Forrester: Microsoft's New Surface Makes A Strong Case For Device Consolidation

InsightaaS: Forrester Research is one of the world’s leading IT analyst firms — it is generally thought to be a key source of insight into and influence over use of new technologies. The company’s blog page contains commentary from its analysts, and we frequently highlight Forrester's insights in Across the Net.

Today's post is different from previous posts, though, in that we are using Forrester's "Microsoft's New Surface Makes A Strong Case For Device Consolidation" as an example of a perspective that we have heard from several quarters (including Microsoft itself), to the effect that tablets are becoming capable enough to replace laptops and reduce the number of devices employed by an individual user. Truth be told, in the research we worked on with Techaisle, we saw no evidence that users are demanding this type of consolidation. Indeed, we found (and continue to see) strength at the extremes of the "endpoint continuum" shown below: smartphones are everywhere, tablet penetration is poised to increased by almost 50%, and desktops are surging, while notebooks - the device closest to the point at which requirements for both content creation and consumption can be addressed - are slumping. We see plenty of evidence suggesting that suppliers would like to create a category at this centrepoint - in addition to the new Surface, 2-in-1s and Android PCs are targeted here - but we see little evidence of demand-side pull for these products. Users seem content to use the best device for the task, and to manage across multiple OSes. Our quarrel here isn't really with Forrester's observation that the new Surface can consolidate multiple devices - but we do take some issue with the assumption (again, not just Forrester's) that there is a burning need for a device of this type.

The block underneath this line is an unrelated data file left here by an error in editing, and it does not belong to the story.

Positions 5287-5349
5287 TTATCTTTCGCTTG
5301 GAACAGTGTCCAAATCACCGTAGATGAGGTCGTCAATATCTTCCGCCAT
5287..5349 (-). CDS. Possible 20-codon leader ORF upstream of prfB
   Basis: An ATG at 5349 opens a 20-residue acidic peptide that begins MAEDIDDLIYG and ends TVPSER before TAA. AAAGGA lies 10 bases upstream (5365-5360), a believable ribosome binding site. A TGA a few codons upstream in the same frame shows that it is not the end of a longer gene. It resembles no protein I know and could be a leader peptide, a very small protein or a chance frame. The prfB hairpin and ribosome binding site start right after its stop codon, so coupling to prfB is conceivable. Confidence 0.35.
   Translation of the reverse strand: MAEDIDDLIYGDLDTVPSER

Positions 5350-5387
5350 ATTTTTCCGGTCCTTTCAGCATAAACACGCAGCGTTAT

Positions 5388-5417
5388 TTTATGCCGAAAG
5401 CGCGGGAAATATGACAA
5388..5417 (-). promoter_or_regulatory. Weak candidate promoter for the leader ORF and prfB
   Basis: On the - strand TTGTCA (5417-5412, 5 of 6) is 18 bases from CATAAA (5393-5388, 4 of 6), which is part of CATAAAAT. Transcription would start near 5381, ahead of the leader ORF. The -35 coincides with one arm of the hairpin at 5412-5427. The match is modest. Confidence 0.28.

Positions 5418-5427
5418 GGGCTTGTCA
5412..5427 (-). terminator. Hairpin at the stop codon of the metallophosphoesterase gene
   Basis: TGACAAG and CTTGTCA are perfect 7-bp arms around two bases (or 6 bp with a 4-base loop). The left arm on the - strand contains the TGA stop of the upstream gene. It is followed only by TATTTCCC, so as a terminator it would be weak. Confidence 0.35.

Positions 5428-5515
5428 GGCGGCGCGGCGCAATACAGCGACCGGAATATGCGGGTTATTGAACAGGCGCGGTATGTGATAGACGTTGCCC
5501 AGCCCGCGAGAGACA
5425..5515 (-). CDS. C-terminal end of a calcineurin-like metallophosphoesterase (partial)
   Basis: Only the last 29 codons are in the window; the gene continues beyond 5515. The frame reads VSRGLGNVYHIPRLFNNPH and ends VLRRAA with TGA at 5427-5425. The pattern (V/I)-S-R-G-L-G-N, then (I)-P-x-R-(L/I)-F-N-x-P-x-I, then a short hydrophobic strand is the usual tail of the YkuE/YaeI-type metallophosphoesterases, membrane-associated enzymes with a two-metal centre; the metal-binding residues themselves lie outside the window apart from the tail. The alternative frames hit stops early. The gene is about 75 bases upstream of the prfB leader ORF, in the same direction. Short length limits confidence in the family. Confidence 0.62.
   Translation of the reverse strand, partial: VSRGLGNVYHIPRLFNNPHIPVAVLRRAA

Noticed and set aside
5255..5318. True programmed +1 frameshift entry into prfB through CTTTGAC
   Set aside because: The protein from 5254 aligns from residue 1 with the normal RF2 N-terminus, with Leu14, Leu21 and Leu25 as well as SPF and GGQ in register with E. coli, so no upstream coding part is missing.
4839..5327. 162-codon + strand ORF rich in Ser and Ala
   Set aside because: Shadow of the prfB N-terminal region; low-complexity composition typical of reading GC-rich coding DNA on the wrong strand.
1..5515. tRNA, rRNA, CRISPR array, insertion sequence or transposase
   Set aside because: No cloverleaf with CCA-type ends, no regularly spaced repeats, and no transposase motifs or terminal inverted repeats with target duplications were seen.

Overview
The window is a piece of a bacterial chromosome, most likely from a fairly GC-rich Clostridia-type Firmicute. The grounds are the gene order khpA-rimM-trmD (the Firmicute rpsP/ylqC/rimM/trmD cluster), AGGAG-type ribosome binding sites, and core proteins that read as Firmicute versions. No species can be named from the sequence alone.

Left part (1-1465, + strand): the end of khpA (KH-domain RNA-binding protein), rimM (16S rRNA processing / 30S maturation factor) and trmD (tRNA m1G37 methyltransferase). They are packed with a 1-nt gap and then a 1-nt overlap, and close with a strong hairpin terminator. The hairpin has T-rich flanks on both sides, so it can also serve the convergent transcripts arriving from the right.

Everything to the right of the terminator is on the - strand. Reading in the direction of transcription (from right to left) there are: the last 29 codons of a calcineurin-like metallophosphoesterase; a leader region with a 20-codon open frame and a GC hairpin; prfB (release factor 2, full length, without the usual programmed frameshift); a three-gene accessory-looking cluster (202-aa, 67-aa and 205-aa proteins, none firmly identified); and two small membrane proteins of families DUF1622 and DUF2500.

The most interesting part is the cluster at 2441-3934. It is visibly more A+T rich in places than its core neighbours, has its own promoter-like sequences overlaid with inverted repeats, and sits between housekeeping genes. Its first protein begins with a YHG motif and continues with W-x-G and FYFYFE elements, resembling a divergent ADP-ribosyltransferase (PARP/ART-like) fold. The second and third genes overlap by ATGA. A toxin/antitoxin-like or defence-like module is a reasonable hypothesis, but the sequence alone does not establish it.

Yesterday, Microsoft released the Surface Pro 3, a 12" touchscreen device billed as "the tablet that can replace your laptop." Sporting some hard-core computing bona fides (including Intel processors and Windows 8.1) and new innovations (like an active stylus that activates note-taking outside of the lock screen), the device in its third generation offers a new level of mobility despite having a larger screen than its predecessors in the Surface line. It's worth taking a look at...

Microsoft designed the Surface Pro 3 with a variety of seemingly incremental improvements that, once assembled in the same device, make it surprisingly innovative. In fact, you should think about it as quite a departure from the earlier Surface models. With this product, Microsoft makes its best yet argument for device consolidation for the workforce, potentially allowing some workers to stop carrying separate laptop and tablet devices in favor of Pro 3. For consumers, the Surface Pro 3 doesn't act as a substitute for popular 8" form factor tablets, but it might make for a good laptop replacement.

That's not to say it's (to quote the cliche) any sort of "iPad killer"...

Read the entire post:

Edit: here's the graphic I referred to in the post: